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Using USER_USB_CALLBACK_EVENT_HANDLER

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PicMeUp
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2009/12/02 04:01:06 (permalink)
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Using USER_USB_CALLBACK_EVENT_HANDLER

Hi,

I am using bulk transfers on code derived from Jan Axelson's.

I am sending back 4K packets as a response to a request every 100ms.

Once everything is set up my code simply walks through a buffer sending odd and even packets from a modified version of BulkTransferLoopback(), so the code is quite short.

Everything works fine but in order for the code to be responsive I must tight loop in main() calling ProcessIO() which in turn calls BulkTransferLoopback().

What I would like to do is make the system run more from the interrupt path. I initially modified the code in USER_USB_CALLBACK_EVENT_HANDLER() to include the following



switch (event)
{
....
case EVENT_TRANSFER:
if(!((USBDeviceState < CONFIGURED_STATE)||(USBSuspendControl==1)))
BulkTransferLoopback();
break;
....



However the code stopped after one bulk transacton and I found that I needed to call BulkTransferLoopback() outside of the interrupt path get it started again. So I then modifiled BulkTransferLoopback() as follows:



volatile char inBulkTransferLoopback = FALSE;

void BulkTransferLoopback(void)
{
if (!inBulkTransferLoopback)
{
inBulkTransferLoopback = TRUE;
....
....
inBulkTransferLoopback = FALSE;
}

}



And called BulkTransferLoopback() from both ProcessIO() and USER_USB_CALLBACK_EVENT_HANDLER(). Although this worked the system was now unresponsive again depending on execution time of the loop in main().

I have now called BulkTransferLoopback() directly from USER_USB_CALLBACK_EVENT_HANDLER() irrespective of the event that it is dealing with and removed the call from ProcessIO(). The result is that the system is responsive even with a large (6 second) dummy delay in main().


So the question is, I I asking for trouble making this change? is there a better way?

Andy







"Trying is the first step towards failure" H. Simpson
#1

2 Replies Related Threads

    chinzei
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    RE: Using USER_USB_CALLBACK_EVENT_HANDLER 2009/12/02 08:06:48 (permalink)
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    It's better to split IN (write) and OUT (read) transfers on BulkTransferLoopback() into separate tasks.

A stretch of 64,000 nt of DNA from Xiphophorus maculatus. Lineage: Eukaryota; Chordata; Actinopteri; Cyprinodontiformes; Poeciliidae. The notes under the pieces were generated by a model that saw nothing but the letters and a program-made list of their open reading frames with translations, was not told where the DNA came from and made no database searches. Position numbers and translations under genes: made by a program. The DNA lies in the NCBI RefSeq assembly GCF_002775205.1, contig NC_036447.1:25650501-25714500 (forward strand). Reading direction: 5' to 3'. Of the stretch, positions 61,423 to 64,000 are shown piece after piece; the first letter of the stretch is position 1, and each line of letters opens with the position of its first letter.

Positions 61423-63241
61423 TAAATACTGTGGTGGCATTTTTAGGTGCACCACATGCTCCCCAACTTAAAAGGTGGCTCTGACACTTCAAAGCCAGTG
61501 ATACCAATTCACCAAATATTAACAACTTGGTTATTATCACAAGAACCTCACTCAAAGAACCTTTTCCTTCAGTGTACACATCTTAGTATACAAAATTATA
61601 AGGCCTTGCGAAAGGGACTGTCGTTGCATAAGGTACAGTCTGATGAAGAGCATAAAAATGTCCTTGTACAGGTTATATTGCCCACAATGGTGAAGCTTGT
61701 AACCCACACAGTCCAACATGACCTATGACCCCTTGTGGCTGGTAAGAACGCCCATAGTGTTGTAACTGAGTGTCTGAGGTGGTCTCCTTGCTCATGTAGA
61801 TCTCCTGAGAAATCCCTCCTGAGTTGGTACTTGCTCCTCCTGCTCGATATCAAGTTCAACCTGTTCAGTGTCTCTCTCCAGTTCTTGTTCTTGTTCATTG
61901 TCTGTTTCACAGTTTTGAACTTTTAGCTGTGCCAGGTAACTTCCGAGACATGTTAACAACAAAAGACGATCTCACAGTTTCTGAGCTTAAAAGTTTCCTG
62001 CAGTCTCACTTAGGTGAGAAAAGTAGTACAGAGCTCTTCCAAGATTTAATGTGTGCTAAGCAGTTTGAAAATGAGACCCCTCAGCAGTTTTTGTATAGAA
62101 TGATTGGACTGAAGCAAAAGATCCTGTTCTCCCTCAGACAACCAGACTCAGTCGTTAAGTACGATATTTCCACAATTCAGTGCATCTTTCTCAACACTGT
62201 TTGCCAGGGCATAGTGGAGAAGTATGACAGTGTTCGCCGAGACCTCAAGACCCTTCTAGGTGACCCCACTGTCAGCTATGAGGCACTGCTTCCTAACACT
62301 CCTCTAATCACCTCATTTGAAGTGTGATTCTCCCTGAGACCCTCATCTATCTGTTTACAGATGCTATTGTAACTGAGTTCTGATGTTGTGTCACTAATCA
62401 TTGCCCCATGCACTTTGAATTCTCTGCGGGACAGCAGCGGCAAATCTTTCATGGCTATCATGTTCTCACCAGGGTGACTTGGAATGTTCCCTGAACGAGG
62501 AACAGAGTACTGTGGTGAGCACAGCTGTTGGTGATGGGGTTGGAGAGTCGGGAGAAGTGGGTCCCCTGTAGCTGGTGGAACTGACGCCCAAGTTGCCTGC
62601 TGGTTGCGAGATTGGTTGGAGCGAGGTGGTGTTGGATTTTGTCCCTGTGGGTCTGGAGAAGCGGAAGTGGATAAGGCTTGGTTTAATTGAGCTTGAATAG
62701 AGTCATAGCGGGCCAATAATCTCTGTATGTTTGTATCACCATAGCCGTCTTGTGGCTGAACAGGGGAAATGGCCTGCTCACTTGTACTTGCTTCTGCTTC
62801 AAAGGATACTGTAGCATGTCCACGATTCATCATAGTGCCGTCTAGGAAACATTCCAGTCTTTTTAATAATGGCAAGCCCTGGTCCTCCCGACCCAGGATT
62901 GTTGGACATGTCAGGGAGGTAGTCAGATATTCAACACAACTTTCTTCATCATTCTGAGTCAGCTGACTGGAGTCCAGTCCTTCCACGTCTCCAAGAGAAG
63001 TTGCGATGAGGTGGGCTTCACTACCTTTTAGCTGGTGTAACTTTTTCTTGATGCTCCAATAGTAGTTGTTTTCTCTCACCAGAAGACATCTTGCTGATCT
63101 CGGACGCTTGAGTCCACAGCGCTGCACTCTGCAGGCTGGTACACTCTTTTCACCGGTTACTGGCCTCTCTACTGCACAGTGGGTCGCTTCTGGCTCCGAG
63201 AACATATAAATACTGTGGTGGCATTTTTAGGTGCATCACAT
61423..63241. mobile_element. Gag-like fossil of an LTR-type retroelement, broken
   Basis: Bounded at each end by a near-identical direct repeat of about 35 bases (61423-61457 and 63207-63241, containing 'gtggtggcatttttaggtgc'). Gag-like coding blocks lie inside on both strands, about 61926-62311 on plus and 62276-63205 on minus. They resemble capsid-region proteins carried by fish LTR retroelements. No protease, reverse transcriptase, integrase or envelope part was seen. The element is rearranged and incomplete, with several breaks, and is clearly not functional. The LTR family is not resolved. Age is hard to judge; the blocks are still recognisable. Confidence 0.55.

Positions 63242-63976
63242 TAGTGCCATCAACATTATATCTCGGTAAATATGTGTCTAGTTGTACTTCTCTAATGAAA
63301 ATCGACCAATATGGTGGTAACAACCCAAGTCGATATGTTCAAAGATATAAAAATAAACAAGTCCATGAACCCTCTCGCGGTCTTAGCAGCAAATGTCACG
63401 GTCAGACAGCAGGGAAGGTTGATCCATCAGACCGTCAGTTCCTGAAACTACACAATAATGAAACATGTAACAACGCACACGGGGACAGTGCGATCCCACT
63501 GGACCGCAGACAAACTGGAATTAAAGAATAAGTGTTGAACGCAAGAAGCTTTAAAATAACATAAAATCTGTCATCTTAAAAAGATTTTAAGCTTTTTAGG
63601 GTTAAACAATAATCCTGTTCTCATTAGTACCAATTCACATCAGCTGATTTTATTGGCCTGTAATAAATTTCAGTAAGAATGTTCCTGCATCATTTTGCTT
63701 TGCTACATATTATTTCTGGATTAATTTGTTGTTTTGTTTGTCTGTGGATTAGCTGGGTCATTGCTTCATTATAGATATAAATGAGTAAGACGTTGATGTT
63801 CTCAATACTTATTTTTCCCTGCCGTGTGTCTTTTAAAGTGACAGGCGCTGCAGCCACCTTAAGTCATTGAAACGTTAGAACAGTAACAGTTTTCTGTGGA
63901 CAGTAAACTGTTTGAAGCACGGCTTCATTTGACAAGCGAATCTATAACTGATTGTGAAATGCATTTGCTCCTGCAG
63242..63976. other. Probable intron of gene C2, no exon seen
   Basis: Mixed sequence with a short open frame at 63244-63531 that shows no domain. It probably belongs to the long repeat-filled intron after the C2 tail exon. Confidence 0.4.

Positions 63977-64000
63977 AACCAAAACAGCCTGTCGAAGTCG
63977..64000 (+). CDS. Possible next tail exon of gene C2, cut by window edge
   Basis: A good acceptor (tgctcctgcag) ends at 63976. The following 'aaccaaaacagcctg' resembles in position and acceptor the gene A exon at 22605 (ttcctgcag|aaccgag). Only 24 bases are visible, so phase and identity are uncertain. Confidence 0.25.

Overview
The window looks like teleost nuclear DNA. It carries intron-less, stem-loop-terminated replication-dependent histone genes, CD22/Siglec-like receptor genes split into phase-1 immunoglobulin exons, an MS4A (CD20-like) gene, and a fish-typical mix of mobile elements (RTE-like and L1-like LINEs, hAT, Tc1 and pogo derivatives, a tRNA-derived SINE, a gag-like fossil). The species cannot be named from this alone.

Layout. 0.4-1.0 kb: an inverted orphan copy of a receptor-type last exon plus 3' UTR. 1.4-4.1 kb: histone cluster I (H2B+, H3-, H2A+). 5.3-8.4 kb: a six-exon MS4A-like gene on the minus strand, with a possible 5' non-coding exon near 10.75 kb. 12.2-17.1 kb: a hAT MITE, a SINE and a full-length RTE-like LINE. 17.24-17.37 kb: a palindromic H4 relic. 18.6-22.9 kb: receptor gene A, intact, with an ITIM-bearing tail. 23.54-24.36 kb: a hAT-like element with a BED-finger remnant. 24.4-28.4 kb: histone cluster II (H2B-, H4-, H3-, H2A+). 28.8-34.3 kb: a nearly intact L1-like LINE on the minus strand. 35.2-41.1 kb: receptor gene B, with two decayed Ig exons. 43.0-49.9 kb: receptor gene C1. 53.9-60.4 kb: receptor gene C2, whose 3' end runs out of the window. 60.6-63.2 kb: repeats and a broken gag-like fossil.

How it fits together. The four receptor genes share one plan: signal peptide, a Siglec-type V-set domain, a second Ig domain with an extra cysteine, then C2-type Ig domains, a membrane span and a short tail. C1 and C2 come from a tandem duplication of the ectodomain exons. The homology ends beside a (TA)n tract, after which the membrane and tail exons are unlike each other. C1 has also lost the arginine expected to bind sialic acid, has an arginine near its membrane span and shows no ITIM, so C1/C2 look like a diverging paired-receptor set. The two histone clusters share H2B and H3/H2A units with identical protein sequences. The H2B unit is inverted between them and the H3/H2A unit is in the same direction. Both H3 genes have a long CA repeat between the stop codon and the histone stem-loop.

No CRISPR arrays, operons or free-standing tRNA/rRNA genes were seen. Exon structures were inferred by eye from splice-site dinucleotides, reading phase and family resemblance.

BulkTransferLoopback() is coded so that IN and OUT transfers are coupled packet by packet, to handle them in small buffers.
    It isn't good for your purpose - transfer large buffers at a time.


    To transfer a block of data from device to host using interrupt,

    in-1) A main-loop task puts the first portion of the buffer to the USB engine - Start_Block_Write().
    in-2) When this portion is sent to host as a packet, an interrupt occurs.
    in-3) This interrupt is caught by the USER_USB_CALLBACK_EVENT_HANDLER()
    in-4) USER_USB_CALLBACK_EVENT_HANDLER() passes next portion of the buffer to the USB engine.
    in-5) loop to in-2), until the last packet is sent.

    To transfer a block of data from host to device

    out-1) A main-loop task passes an empty buffer to the USB engine - Start_Block_Read().
    out-2) When a packet is sent from host and stored to the portion of the buffer, an interrupt occurs.
    out-3) This interrupt is caught by the USER_USB_CALLBACK_EVENT_HANDLER()
    out-4) USER_USB_CALLBACK_EVENT_HANDLER() passes next portion of the buffer to the USB engine - USBGenRead().
    out-5) loop to out-2), until the last packet is sent.

    Usually, a flag is used to show a block transfer is going, so that any other main-loop task doesn't enter another block transfer to the endpoint. This flag is raised in the starter task, dropped in the ISR when it sees the end of transfer.
    Please note, IN and OUT endpoints work independently, even when they shares the same endpoint address.

    I'll show you a snippet without ping-pong
    When ping-pong is enabled, the code becomes more complicated.

    Tsuneo

    Enable USB_INTERRUPT macro in usb_config.h

    usb_config.h

    //#define USB_POLLING
    #define USB_INTERRUPT

     
     
    //
    // block transfer with endpoint interrupt, no-ping pong